Line-drive hitter's dinger has 41-degree launch angle
By Andrew Simon
A Mike Trout home run usually doesn't come as much of a surprise. But the one he hit on Thursday, in the Angels' 2-1 loss at Houston, stood out as unusual.
That was a matter of both circumstance and style. Trout was facing an 0-2 hole against a pitcher who, despite his low profile, has been one of baseball's toughest since last season. And when the reigning American League MVP Award winner overcame those odds and connected, he did so with what Statcast™ recognized as a launch angle beyond his typical range.
When Trout stepped to the plate to lead off the top of the ninth inning at Minute Maid Park, the Angels trailed, 2-0. On the mound was right-hander Chris Devenski, who had taken over for Lance McCullers Jr. in the seventh and retired each of the first four batters he had faced.
That was par for the course for the unheralded 25th-round pick, who debuted in the Majors last April and has dominated ever since. Devenski entered Thursday with a 2.04 ERA over 119 1/3 career innings, mostly in relief, allowing just five home runs over that span. In Monday's first game of this four-game set, Devenski faced Trout in the seventh inning, quickly jumped ahead 0-2, then threw a fastball past him for a strikeout.
Including that confrontation, Devenski came into Thursday's game holding opponents to a .137 average (7-for-51) on 0-2 counts in his career, with one extra-base hit (a double). For his part, even Trout is human when he ends an at-bat on an 0-2 pitch, carrying a .204 average, .319 slugging percentage and seven home runs in 235 career at-bats into Thursday.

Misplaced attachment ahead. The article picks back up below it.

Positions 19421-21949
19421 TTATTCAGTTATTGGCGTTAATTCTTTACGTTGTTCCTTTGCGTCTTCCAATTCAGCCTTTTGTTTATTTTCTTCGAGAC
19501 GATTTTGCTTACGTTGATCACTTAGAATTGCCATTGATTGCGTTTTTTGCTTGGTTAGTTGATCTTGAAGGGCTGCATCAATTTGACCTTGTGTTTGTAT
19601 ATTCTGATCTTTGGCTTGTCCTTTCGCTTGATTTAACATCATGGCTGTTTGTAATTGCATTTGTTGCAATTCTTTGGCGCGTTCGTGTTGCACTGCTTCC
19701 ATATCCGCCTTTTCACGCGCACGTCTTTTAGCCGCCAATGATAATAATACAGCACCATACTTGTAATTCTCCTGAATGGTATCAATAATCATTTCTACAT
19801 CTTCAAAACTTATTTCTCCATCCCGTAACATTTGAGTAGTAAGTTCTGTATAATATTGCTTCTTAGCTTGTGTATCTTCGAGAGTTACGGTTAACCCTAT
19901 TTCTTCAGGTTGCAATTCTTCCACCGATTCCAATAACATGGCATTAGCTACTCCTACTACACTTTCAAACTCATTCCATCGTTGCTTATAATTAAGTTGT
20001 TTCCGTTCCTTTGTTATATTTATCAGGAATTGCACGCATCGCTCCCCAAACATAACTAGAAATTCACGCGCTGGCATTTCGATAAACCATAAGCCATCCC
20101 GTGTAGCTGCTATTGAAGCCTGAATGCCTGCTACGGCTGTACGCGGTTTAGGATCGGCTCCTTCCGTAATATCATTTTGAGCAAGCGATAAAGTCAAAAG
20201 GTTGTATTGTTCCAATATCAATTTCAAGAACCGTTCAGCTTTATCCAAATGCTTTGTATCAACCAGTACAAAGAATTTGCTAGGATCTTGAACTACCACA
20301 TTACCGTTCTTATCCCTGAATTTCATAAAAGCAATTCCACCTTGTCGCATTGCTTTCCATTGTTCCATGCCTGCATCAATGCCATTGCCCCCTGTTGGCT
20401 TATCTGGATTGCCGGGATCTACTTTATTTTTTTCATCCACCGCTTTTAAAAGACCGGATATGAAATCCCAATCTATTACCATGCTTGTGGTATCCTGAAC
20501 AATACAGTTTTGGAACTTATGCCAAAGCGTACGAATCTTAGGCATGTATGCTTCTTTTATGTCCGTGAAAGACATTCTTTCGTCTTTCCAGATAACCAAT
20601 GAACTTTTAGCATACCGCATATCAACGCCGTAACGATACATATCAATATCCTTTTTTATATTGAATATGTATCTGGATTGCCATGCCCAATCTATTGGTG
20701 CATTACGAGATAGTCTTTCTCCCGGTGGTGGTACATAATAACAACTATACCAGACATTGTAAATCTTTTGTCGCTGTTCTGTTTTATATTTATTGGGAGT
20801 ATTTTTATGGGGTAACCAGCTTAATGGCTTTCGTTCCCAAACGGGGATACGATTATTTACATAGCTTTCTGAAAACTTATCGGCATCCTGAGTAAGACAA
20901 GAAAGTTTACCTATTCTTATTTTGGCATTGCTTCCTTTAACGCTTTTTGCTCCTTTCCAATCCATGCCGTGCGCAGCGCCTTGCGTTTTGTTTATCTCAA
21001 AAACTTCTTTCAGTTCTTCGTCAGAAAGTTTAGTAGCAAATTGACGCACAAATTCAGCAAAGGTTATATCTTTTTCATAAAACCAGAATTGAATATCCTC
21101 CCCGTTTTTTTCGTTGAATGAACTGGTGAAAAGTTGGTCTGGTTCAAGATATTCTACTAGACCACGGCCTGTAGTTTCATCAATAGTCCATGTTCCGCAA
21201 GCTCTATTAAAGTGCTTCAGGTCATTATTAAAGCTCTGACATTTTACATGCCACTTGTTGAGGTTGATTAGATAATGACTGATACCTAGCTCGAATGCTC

Adding to the challenge for Trout was that Devenski threw him a changeup. Since the start of 2016, among pitchers who had finished at least 100 at-bats with changeups, Devenski's .237 slugging percentage allowed was the fourth lowest. The Cal State Fullerton alum had thrown 57 two-strike changeups and allowed three hits, all of them singles.
This changeup, however, hung in the middle of the plate. Trout whipped his bat into the zone and lifted a high-arcing drive that clocked a 6.4-second hang time before landing beyond the left-field wall for his fourth homer of the season.
This Trout dinger wasn't especially notable for its exit velocity (103.7 mph) or projected distance (359 feet). It was the fact that it came off his bat with a 41-degree launch angle that made it unusual.
That's because Trout is more of a line-drive home run hitter. Entering Thursday, 154 players had hit at least 25 tracked homers in the two-plus seasons of the Statcast™ Era, and Trout's average launch angle of 26.9 degrees was tied for 106th. Previously, his highest angle on a long ball was 40 degrees, a mark set last May 31 against the Tigers' Anibal Sanchez. Only six times in the Statcast™ Era had Trout reached 35 degrees with a homer.
This wasn't one of Trout's prototypical dingers, and it wasn't a common one for any big league hitter. Only three others had gone deep with a launch angle of 41 degrees or higher this season: Carlos Santana, Steven Souza Jr. and Francisco Cervelli.
Andrew Simon is a research analyst for MLB.com. Follow him on Twitter @AndrewSimonMLB. This story was not subject to the approval of Major League Baseball or its clubs.